PROFESSOR ARRESTED IN MISSING VIALS CASE  



about Epidemiology & the department

Epidemiology academic information

Epidemiology faculty

Epidemilogy resources

sites of interest to Epidemiology professionals



Last Updated

16 Jan 2003

Source: Associated Press, January 16, 2003

Professor Arrested in Missing Vials Case

By BETSY BLANEY, Associated Press Writer

LUBBOCK, Texas (AP) When 30 vials of a deadly bacteria that causes bubonic plague were reported missing from Texas Tech University, anxiety here was palpable. Homeland Security chief Tom Ridge contacted the mayor, a terrorism alert was triggered and dozens of investigators from the FBI and other agencies converged.

But officials said Wednesday the bacteria wasn't missing after all. They alleged a Texas Tech professor had destroyed the vials before reporting their disappearance.

Dr. Thomas C. Butler was arrested Wednesday on a complaint of giving false information to the FBI. According to U.S. Attorney Dick Baker, Butler said Tuesday that vials containing bacteria obtained from tissue samples from East Africa were missing when "truth in fact, as he well knew, he had destroyed them prior to that.''

Butler was booked into the Lubbock County Jail. He was scheduled to make his initial court appearance Thursday.

"We have accounted for all those missing vials and we have determined that there is no danger to public safety whatsoever,'' Lubbock FBI Lupe Gonzalez said.

The samples, among the 180 the school was using for research on the treatment of plague, were reported missing to campus police Tuesday night. Butler was the only person with authorized access to the bacteria, which is classified as a select agent that has to be registered with the International Biohazards Committee and with the federal government.

University spokeswoman Cindy Rugeley said Butler, the project's principal investigator, made the report.

Butler is chief of the infectious diseases division of the department of internal medicine at Texas Tech's medical school. The university said he has been involved in plague research for more than 25 years and is internationally recognized in the field. He has been at Texas Tech since 1987.

Dr. Richard Homan, Texas Tech School of Medicine dean, said the bacteria form of plague being used for research "was not weaponized in any way.''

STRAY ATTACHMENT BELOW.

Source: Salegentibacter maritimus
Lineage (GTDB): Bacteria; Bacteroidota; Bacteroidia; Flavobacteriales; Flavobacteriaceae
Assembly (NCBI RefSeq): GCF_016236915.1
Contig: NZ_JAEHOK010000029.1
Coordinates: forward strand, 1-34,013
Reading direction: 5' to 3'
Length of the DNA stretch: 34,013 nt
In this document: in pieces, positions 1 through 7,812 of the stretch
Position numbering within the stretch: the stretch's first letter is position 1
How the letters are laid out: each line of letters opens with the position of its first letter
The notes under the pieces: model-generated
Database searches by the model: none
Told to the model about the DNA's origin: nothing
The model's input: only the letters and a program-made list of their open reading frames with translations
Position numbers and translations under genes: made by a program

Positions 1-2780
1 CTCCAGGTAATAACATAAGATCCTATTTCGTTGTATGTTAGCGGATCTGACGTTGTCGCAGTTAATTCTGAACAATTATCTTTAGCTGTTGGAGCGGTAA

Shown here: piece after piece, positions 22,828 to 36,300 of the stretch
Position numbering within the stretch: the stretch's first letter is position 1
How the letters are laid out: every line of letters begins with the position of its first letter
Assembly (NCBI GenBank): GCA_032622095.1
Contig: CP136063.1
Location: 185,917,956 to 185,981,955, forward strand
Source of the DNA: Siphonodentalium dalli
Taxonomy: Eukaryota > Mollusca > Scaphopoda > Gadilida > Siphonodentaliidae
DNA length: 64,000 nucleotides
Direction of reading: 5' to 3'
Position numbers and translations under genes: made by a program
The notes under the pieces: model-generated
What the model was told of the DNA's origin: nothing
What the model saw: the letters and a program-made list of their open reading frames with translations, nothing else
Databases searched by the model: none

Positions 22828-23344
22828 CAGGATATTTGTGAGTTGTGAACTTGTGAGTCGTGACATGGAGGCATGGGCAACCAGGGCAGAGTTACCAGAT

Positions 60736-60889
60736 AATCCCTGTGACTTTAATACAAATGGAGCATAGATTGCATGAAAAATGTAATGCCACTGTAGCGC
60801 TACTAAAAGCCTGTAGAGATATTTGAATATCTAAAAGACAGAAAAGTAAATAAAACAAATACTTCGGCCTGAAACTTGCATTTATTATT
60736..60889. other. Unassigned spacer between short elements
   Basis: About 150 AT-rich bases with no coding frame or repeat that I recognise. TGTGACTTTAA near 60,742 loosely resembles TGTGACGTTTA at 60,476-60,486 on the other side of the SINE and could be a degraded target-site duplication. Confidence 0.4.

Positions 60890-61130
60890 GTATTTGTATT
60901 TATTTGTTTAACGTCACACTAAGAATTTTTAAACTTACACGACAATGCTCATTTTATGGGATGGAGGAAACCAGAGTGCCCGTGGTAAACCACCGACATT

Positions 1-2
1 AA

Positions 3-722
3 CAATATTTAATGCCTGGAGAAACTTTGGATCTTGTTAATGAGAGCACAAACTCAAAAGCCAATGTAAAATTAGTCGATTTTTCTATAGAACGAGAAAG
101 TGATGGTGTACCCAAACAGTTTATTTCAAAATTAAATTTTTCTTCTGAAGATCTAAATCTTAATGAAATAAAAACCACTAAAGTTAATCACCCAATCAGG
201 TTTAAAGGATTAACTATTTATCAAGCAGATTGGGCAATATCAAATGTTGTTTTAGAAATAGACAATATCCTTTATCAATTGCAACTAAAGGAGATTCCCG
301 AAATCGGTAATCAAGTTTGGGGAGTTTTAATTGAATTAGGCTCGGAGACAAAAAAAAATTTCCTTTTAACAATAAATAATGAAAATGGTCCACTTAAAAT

Authorities declined to elaborate on what happened to the missing vials. When pressed about what happened, officials repeatedly responded that the samples "have been accounted for.''

Baker said FBI agents interviewed Butler on Tuesday. He said the complaint noted the false statement resulted in a huge investigation involving about 60 state, local and federal agents.

The public did not learn of the report of missing vials until early Wednesday. But hospitals and medical personnel were notified Tuesday, part of the city's post-Sept. 11 emergency plan.

Samples were kept in a locked area of Butler's lab, which is not in a high-traffic area. Butler kept logs on batches of samples, and one batch was reported missing, according to the Lubbock Avalanche-Journal.

The secure area does not have a surveillance camera but access is controlled, officials said.

"I don't know the precise number (of keys), but it's limited,'' said Texas Tech Chancellor David Smith. "Policy (for federal grants) was not violated. This is one where we're looking at the human element.''

Plague along with anthrax, smallpox and a few other deadly agents is on a watch list distributed by the government, which wants to make sure doctors and hospitals recognize a biological attack quickly.

Health officials say 10 to 20 people in the United States contract plague each year, usually through infected fleas or rodents. The plague can be treated with antibiotics, but about one in seven U.S. cases is fatal.

Texas Tech said that officials thought it was "prudent'' to get law enforcement involved because of current concerns about bioterrorism.

The report was taken seriously at the highest levels of national security.

Lubbock Mayor Marc McDougal said he received a telephone call Wednesday from Tom Ridge, head of the Department of Homeland Security, offering contact information and assistance from his Washington office.

The FBI sent agents to Lubbock, and the Centers for Disease Control and Prevention took part in the investigation. About 60 investigators from the FBI and other agencies converged on the medical school Tuesday night.

Smith said university policy was not violated, and no administrative action had been taken against faculty or staff as of Wednesday afternoon.

"We're in the process of an internal review,'' he said.